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NEWS | Oct. 13, 2021

Innovation through Education

By Lorraine Butler, PHNSY&IMF Program Analyst

PEARL HARBOR, Hawaii – As many know, Pearl Harbor Naval Shipyard and Intermediate Maintenance Facility (PHNSY & IMF) prides itself on employing the largest number of engineers in the state of Hawaii. But what you may not know is that the University of Hawai’i (UH) awards the most engineering degrees throughout the islands. In what seemed a natural fit, PHNSY & IMF seized the opportunity to forge a mutually beneficial and innovative partnership with UH’s College of Engineering.  

Throughout the year, UH mechanical engineering students work on shipyard projects under the supervision of assigned mentors. Each semester, students also creates design projects which they present to an audience of their supervisors, mentors and shipyard senior leaders as the culmination of their experience. Through this program, students gain real world experience in an industrial environment where they are able to apply the tools they’ve developed in school to improve processes in the shipyard. “Students do not have the safety net of theorized projects,” stated Technical Support Division Program Manager, Vance Hashimoto. “They are working on real life situations where it’s their responsibility to get the final answer. Their experience extends beyond just learning, they are now producing knowledge.”

In the 2021 spring semester, examples of student design projects include hydrostatic test pumps, equipment transportation, welding and circuit breakers. PHNSY & IMF departments benefited greatly because the students produced deliverables that directly supported their needs. Student design projects were based on desired improvements; improvements that employees did not have the necessary time required to allocate towards the research and design work needed to complete the task. Additionally, the students offered a fresh perspective when approaching the challenges.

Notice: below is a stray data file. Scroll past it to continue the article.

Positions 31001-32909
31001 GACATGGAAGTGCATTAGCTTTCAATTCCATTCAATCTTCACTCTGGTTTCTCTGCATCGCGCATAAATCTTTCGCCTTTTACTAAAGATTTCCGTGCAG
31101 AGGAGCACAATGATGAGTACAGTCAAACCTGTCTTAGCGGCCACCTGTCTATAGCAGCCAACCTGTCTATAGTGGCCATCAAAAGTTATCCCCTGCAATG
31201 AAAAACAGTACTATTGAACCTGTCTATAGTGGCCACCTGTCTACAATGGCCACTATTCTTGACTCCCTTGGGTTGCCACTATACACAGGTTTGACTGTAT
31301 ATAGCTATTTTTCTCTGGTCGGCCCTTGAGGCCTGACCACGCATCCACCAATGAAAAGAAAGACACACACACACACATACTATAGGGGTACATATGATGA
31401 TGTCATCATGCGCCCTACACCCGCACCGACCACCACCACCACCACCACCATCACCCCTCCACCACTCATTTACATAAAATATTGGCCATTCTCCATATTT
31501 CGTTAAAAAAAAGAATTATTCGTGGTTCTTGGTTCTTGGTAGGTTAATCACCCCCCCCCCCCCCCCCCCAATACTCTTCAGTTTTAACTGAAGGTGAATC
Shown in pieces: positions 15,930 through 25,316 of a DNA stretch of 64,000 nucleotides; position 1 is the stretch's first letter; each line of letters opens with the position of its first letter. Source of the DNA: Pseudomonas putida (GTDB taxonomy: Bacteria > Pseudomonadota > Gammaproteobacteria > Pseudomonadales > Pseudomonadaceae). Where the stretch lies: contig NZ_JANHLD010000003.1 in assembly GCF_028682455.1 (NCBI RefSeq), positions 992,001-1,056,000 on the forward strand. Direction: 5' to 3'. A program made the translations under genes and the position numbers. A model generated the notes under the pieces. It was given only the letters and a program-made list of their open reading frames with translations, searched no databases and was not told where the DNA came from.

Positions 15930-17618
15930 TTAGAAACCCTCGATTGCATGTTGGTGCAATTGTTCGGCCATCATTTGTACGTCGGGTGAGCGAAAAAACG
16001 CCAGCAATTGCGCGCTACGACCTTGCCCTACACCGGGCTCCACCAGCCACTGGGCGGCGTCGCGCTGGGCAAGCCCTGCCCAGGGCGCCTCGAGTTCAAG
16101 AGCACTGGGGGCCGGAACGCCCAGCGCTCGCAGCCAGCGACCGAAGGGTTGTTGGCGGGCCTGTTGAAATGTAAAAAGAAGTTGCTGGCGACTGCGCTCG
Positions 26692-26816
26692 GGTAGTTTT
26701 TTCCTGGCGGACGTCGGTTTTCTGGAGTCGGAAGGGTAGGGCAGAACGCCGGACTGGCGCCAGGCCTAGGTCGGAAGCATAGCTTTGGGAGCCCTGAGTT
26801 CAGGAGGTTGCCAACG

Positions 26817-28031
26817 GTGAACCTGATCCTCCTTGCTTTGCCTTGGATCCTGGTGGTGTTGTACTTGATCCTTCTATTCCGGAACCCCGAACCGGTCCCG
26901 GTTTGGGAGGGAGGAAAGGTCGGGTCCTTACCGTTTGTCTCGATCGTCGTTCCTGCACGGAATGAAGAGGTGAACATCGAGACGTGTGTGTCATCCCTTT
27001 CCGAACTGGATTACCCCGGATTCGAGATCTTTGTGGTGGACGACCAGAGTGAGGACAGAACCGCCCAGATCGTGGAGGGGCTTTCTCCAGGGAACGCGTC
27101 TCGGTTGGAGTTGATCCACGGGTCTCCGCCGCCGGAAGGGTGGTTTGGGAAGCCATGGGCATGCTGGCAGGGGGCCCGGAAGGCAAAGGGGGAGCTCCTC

This partnership also provided PHNSY & IMF employees the opportunity to gain leadership skills through advising and mentoring the students, ultimately prepping them for future supervisory roles. In addition to the overall knowledge gained from the experience, witnessing the students’ increased confidence as they grew more comfortable in their roles, was cited as a significant highlight for all personnel involved. Furthermore, the experience is an opportunity to work with potential shipyard candidates and determine their suitability for a fulltime position. Of the 30 students who have participated, six are currently employed by PHNSY & IMF and six others have offers pending graduation.

Mechanical Division mentor, Diane Bautista, recounted her experience working on a nozzle cooling project (cold spray) with her mentee stating, “I wanted her to succeed with her project, but I also wanted to help her succeed in life. Overall, I wanted to be someone that she could come to and talk to or ask for help if she needed. I’m hoping that I helped her, even just a little, in things besides the cold spray project.”

PHNSY & IMF is the first of the four public shipyards to have secured this type of partnership with a local university. Eric Petran, Technical Support Division Head, envisioned the program and endeavored to bring it to realization by working with the Office of Naval Research (ONR) to obtain lab status for the shipyard and UH’s Dr. Marvin Young to develop an Educational Partnership Agreement (EPA) with the university. Vance Hashimoto, William Anderson and Duane Domingo of the Technical Support department continue to coordinate the program, with legal support from the shipyard’s legal counsel. However, they credit the participating codes, Facilities and Equipment, Electrical, Combat Systems Division, Mechanical Division and Welding and Engineering, for driving the program’s success, through their willingness to welcome students into their departments and serve as mentors.



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